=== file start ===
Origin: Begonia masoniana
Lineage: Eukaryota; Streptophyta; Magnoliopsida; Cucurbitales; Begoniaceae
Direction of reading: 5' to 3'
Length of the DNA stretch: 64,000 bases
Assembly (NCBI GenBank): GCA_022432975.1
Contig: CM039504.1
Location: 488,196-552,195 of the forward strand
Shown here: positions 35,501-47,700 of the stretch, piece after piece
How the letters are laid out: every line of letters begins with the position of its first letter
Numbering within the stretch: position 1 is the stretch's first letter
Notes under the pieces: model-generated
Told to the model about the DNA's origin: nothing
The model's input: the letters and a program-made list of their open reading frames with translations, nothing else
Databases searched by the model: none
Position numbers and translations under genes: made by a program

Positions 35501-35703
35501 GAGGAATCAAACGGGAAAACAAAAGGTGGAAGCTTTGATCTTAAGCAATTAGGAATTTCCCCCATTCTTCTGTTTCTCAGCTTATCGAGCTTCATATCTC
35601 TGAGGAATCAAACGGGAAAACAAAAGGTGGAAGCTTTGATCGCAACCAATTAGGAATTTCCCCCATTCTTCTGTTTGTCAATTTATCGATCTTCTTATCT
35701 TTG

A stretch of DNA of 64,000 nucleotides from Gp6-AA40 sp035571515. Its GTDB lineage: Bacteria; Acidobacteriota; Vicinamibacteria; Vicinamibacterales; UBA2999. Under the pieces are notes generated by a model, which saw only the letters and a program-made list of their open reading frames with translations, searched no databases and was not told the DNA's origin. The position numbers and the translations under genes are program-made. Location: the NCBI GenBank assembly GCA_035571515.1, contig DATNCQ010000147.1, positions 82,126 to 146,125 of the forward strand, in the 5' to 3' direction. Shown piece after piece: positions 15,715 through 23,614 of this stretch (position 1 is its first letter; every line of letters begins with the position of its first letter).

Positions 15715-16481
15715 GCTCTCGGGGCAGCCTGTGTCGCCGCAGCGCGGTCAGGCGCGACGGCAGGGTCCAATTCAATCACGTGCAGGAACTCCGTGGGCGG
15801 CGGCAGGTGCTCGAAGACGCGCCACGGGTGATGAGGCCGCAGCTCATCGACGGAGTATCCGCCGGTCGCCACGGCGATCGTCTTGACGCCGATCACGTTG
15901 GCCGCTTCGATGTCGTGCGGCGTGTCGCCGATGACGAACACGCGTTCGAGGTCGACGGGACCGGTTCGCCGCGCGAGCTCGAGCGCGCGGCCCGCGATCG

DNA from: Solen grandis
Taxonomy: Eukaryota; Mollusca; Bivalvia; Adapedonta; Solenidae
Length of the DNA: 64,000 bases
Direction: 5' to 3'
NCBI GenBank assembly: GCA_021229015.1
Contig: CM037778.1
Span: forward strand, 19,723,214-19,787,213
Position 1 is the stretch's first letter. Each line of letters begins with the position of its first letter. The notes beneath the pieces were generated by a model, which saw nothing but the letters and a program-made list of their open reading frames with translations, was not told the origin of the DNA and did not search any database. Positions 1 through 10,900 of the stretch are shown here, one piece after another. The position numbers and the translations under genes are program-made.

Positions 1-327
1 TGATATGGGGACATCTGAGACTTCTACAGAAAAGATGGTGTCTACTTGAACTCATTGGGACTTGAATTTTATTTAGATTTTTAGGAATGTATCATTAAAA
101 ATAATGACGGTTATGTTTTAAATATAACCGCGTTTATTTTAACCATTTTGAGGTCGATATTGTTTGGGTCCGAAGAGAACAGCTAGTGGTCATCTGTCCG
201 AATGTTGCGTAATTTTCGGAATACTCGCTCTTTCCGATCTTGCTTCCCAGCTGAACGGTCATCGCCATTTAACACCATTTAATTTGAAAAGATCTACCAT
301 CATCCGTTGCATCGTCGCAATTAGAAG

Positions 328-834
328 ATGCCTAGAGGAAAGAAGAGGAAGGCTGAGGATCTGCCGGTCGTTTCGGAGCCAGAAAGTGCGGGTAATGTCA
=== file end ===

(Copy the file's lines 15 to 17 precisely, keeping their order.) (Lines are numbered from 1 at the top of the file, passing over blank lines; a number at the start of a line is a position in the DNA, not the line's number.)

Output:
Position numbers and translations under genes: made by a program

Positions 35501-35703
35501 GAGGAATCAAACGGGAAAACAAAAGGTGGAAGCTTTGATCTTAAGCAATTAGGAATTTCCCCCATTCTTCTGTTTCTCAGCTTATCGAGCTTCATATCTC